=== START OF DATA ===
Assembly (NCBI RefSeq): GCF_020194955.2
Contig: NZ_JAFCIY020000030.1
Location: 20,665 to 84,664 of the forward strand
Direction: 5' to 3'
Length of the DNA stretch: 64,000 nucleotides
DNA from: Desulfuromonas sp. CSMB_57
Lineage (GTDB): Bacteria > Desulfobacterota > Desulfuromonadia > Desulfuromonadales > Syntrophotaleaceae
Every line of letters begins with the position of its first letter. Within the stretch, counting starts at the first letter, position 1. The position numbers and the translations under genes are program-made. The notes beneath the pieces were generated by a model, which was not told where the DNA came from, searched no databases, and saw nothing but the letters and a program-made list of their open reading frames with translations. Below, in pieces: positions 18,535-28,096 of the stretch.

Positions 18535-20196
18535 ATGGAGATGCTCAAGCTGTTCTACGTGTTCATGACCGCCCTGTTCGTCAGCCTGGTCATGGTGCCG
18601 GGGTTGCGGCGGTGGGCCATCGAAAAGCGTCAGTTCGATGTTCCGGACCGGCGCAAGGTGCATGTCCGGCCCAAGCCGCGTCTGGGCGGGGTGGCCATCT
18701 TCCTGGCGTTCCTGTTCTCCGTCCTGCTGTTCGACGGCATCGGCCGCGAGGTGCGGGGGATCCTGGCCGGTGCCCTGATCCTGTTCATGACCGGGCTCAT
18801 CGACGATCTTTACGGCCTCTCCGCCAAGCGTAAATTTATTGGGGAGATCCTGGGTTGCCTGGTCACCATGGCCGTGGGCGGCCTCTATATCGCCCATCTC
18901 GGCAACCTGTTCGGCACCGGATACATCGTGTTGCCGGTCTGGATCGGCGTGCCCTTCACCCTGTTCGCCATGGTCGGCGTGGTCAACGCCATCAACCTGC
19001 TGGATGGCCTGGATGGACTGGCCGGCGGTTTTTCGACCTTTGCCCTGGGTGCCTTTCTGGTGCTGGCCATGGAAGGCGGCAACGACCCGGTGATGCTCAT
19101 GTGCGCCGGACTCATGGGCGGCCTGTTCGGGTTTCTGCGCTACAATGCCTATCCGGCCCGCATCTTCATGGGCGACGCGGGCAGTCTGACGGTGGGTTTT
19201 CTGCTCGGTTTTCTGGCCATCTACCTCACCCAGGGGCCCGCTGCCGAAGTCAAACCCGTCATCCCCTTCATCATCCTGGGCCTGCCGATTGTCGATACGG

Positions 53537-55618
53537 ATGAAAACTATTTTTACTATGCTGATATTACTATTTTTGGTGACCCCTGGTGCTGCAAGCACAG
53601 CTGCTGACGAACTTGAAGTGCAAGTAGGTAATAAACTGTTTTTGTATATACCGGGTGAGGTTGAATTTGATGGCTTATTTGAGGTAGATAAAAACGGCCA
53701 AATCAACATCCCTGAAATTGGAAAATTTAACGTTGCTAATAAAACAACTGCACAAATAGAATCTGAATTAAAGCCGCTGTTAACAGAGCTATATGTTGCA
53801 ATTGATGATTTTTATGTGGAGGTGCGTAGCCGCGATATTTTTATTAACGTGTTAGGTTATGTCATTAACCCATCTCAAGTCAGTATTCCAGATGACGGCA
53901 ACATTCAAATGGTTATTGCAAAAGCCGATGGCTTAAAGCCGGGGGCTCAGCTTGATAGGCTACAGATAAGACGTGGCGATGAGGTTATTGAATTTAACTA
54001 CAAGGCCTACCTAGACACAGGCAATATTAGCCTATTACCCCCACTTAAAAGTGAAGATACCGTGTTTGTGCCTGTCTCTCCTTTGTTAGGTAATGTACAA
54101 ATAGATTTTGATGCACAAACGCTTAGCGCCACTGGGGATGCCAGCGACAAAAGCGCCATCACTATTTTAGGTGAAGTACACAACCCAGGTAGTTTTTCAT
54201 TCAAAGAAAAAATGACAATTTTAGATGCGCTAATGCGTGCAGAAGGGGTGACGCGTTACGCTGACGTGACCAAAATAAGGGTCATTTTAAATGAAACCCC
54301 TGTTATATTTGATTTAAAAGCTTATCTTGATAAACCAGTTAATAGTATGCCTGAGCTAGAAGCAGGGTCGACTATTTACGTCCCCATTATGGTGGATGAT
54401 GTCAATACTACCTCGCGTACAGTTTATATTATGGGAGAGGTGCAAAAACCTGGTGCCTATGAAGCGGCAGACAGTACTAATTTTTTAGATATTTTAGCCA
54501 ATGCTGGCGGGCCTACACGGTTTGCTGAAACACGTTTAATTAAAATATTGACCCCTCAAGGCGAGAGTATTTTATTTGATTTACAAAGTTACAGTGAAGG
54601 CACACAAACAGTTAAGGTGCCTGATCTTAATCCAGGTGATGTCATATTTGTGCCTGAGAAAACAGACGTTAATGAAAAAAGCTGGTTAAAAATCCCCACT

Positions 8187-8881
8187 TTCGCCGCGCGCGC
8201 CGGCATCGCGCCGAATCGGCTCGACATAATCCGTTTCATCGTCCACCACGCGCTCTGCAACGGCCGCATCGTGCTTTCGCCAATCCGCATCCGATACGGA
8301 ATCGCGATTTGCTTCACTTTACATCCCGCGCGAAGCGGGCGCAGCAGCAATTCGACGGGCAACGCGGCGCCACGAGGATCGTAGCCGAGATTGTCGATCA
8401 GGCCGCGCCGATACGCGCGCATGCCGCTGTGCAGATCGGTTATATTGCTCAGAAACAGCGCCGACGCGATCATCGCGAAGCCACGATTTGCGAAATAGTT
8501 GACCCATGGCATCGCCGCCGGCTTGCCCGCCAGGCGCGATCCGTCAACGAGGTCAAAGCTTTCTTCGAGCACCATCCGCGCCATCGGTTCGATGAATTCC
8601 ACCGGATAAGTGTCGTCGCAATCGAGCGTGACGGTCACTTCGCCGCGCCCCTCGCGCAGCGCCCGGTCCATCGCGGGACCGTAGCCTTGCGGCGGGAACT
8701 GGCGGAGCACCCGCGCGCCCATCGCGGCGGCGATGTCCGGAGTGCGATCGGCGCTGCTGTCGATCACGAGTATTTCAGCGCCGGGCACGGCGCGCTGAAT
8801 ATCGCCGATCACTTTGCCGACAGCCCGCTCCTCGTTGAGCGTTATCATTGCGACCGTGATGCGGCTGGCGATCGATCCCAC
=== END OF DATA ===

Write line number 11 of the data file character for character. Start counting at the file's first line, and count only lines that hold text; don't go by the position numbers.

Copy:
18601 GGGTTGCGGCGGTGGGCCATCGAAAAGCGTCAGTTCGATGTTCCGGACCGGCGCAAGGTGCATGTCCGGCCCAAGCCGCGTCTGGGCGGGGTGGCCATCT